Director Sean McNamara seems to have decided that his place in life is to take truly inspirational real life stories and give them a phony Hollywood gloss. He did it just a few years ago with the dreadful movie ‘Soul Surfer’ and he has done it again with ‘Spare Parts’. Luckily, he seems to have learned a few lessons that make this outing a more sure footed depiction. The biggest of those lessons being that the camera doesn’t need to shoot all over the place or cut at ninety miles an hour to create drama. Life is dramatic on its own.
He also seems to be a bit more interested in humor this time around. This is good considering the film revolves around Latino kids in a under achieving school and all the preconceived notions that come with that. Sadly, the only Latino actor they could get to fill the lead role was George Lopez. Lopez just seems to have settled into the generic good guy Hispanic of the screen for the rest of his life and therefore never registers as anything for me. His humor is dry and boring. Always has been. Which just leaves his dramatic marks and those are pretty thin.
I guess I will say that he is serviceable as a temp teacher who’s not really a teacher per se, but gets the job because nobody else wants it. This always seems to be the case in these feel good movies about inner city kids. Do you think that our schools are really this one dimensional? I’m pretty sure it’s a bit more complicated, but digging into reality might take time and distract from the Hollywood cliche’s.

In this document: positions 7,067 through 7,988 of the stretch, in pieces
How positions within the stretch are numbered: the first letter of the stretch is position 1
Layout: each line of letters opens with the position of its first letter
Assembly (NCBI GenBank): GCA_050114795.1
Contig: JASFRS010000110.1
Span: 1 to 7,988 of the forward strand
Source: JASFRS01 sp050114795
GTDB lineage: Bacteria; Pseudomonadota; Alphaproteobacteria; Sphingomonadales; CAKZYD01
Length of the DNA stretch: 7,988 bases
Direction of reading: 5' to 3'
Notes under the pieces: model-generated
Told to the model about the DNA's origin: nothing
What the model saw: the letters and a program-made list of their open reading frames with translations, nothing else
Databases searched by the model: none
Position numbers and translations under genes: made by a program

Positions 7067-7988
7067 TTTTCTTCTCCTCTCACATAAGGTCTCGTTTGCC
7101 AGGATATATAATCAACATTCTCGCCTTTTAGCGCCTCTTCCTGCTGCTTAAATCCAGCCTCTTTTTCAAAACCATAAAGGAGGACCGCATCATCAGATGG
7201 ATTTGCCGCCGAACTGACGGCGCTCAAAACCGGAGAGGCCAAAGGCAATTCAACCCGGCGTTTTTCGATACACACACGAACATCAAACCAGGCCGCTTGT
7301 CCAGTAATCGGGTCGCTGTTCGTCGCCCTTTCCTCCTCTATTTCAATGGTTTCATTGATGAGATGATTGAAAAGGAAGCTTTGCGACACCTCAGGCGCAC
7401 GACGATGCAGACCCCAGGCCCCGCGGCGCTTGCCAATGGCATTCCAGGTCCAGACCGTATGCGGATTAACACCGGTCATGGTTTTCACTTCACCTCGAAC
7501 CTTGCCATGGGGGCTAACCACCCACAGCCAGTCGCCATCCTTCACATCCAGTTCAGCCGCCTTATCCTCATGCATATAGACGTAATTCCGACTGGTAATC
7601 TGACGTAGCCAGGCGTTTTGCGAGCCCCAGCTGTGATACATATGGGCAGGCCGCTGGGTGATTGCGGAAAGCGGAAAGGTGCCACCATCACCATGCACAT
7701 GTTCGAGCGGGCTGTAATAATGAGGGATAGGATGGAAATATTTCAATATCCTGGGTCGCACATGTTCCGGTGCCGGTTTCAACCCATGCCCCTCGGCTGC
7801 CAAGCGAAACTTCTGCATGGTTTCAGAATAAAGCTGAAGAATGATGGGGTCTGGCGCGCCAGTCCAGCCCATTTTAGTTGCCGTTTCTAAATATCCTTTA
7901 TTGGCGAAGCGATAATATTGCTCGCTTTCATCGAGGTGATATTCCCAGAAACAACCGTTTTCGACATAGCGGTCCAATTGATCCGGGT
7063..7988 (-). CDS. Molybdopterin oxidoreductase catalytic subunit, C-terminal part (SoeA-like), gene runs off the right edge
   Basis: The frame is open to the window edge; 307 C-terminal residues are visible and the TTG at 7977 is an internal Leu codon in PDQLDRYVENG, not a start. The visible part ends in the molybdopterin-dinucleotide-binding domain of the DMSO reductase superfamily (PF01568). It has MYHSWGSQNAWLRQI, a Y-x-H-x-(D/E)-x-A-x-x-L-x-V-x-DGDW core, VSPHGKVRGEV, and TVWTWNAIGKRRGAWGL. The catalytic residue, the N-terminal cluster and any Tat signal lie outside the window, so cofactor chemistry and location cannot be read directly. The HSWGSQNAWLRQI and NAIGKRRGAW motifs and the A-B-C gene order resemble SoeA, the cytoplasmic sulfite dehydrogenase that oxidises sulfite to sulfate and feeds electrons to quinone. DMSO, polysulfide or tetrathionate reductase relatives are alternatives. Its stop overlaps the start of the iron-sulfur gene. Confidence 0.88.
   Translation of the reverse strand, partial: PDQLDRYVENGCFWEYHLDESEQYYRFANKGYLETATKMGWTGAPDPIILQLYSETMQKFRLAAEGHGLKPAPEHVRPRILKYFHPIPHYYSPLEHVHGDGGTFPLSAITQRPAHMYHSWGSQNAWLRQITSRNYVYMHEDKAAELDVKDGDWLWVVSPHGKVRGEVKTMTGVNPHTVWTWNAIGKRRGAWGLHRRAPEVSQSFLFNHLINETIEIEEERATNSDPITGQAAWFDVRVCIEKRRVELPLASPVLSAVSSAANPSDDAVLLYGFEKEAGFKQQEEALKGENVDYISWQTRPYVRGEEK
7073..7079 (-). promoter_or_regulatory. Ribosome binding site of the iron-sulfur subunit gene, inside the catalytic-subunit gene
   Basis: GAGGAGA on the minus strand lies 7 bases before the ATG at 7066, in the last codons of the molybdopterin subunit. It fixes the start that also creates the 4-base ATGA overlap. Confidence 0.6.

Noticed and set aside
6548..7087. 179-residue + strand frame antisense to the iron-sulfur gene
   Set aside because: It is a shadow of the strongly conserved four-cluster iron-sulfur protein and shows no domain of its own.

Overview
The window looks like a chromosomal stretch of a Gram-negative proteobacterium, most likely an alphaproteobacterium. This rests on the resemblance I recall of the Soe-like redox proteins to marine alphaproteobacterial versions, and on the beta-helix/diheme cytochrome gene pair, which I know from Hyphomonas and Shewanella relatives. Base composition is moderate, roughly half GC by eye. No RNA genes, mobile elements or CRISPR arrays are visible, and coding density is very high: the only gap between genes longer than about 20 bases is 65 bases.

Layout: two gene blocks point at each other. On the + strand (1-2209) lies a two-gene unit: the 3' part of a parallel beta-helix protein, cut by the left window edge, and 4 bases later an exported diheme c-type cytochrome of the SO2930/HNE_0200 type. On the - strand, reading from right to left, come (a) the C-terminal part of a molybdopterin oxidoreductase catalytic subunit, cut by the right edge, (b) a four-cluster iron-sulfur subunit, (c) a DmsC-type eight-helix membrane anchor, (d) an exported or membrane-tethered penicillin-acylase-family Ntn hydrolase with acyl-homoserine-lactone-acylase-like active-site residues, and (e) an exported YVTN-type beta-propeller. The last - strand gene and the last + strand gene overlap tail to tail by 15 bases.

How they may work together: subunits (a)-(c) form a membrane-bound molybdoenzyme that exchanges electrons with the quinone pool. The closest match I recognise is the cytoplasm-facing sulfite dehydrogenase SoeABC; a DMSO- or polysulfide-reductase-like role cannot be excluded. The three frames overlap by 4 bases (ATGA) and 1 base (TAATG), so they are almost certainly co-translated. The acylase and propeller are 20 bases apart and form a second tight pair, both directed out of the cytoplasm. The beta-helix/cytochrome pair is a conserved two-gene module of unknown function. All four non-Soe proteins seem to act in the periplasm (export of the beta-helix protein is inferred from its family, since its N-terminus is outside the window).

Anyways, the teachers name is Fredi Cameron and he’s actually just an engineer who needs a job. After a few scenes of ticking off the standard difficulty of the inner city school system, Fredi becomes acquainted with a group of kids who want to join an underwater robotics competition. Within little time the movie is rolling right into these kids one dimensional lives and painting a picture we have all seen a million times. It’s almost like you know every single thing that’s going to happen in this movie for every character within minutes of meeting them.
Luckily for most audiences, this movie does have a kind heart and the clichéd humor will likely land the laughs it wants. The general public seems to eat this stuff up and I guess that’s better than eating up the clichéd horror pics each year. However, I can’t help wondering how good these true stories like this would be if they were told more honestly. They certainly wouldn’t garner the family friendly MPAA rating, but at least they would be honest and maybe we wouldn’t feel like we know how it all ends before we see it. Sadly, that will continue to be my wish.